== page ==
# When can the Cheeger constant be well-approximated by Hamming balls''?

Given a graph G, the Cheeger constant is defined by $$\DeclareMathOperator{\Vol}{Vol} h_G := \min_{S \subseteq V, \Vol S \leq (\Vol G)/2} \frac{|\partial S|}{\Vol S}.$$ Here, $\Vol S$ is the sum of the degrees of the vertices in the subgraph induced by $S$. For $v \in V$, let $N_k(v) := \{w \in V : d(v,w) \leq k\}$.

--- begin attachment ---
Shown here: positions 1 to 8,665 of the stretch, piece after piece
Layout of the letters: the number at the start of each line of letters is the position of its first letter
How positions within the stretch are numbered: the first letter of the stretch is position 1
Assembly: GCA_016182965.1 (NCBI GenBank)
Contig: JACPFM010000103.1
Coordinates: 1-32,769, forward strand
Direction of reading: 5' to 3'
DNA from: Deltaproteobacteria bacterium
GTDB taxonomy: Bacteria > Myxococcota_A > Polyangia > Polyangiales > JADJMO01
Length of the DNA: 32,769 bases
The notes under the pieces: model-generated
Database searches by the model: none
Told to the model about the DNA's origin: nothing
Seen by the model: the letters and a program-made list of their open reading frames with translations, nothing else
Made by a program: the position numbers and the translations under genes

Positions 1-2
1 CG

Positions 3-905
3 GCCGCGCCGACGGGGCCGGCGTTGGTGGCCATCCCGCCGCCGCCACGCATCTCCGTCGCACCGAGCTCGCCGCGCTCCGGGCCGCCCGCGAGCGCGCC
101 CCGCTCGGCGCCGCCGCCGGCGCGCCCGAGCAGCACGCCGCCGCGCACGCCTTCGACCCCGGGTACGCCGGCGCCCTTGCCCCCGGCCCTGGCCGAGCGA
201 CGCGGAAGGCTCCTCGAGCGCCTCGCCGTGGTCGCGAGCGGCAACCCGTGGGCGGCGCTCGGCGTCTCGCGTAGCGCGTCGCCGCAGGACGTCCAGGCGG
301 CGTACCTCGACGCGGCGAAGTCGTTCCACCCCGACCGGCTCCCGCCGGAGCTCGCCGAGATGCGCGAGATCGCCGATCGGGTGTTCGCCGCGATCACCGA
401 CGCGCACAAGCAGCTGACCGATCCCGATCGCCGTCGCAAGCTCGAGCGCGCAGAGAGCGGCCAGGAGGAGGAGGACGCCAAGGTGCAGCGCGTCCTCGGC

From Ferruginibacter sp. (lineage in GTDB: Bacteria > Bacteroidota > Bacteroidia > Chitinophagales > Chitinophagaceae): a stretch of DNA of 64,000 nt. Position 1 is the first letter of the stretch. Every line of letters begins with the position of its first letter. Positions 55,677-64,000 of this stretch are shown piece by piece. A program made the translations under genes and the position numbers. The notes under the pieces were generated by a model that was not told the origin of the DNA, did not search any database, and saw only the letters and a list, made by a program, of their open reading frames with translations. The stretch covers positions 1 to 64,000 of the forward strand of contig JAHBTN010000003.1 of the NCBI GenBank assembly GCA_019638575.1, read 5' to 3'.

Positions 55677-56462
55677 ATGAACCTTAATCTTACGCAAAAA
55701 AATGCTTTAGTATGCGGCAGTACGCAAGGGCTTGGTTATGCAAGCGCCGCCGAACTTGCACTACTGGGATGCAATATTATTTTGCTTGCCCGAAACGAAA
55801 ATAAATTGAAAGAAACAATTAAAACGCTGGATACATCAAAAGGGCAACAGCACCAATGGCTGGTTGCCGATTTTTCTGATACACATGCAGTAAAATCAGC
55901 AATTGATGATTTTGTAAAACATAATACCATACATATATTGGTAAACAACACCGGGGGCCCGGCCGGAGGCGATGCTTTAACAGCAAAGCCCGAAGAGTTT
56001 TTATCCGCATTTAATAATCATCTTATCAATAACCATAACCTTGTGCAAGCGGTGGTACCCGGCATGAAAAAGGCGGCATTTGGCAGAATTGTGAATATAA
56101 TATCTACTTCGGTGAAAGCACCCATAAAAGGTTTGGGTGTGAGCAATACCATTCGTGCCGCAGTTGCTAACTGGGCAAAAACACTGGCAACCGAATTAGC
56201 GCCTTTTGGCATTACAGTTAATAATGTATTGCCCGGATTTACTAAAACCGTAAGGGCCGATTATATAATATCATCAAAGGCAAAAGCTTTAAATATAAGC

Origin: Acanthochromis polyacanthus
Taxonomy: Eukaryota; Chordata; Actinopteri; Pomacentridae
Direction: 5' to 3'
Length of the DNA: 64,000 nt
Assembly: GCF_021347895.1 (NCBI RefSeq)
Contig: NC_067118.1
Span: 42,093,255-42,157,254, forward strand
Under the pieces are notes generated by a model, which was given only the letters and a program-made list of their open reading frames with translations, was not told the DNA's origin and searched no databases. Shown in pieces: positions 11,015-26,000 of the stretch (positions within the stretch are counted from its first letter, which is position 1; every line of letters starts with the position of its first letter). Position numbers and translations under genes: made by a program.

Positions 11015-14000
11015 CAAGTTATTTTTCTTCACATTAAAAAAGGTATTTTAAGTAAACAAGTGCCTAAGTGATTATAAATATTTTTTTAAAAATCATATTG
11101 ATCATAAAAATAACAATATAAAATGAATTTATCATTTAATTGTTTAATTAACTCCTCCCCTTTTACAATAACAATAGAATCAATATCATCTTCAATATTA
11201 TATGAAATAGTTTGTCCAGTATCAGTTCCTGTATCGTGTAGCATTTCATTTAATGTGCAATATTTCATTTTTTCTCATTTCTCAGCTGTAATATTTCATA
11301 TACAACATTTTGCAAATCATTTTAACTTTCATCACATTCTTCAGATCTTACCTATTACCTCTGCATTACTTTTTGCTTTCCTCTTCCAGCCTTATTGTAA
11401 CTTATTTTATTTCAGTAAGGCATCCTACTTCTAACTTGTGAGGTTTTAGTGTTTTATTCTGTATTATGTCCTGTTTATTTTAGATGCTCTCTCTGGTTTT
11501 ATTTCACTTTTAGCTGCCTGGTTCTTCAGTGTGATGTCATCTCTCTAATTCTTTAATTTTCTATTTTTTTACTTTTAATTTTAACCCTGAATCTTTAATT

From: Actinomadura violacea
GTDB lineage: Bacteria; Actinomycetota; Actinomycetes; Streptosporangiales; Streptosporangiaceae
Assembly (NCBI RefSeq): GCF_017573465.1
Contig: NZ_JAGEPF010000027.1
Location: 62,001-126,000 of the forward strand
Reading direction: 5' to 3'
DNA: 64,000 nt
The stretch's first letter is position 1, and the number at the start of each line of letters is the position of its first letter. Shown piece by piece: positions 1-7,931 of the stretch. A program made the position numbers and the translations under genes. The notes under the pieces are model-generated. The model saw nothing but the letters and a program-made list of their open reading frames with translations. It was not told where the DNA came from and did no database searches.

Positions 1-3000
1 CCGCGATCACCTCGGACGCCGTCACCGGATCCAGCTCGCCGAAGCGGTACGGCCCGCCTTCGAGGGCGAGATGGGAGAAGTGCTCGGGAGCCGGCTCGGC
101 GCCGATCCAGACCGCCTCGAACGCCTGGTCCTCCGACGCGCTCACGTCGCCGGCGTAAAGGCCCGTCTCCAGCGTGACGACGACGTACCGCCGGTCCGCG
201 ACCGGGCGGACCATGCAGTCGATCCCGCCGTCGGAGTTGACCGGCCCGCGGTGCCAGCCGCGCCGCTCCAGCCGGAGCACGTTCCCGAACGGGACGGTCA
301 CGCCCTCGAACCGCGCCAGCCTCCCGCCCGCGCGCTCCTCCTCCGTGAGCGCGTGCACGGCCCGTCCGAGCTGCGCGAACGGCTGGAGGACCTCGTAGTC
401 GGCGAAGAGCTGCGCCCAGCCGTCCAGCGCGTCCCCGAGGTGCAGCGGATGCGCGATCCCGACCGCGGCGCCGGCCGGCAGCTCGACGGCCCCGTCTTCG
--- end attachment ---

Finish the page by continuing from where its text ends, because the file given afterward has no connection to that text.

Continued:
Are there any results that indicate when $h_G$ might be well-approximated by taking $S$ to be some $N_k(v)$, for appropriate choices of $k$ and $v$? The complete graph shows that this cannot always work, but it seems like it might in some cases, such as certain classes of random graphs.

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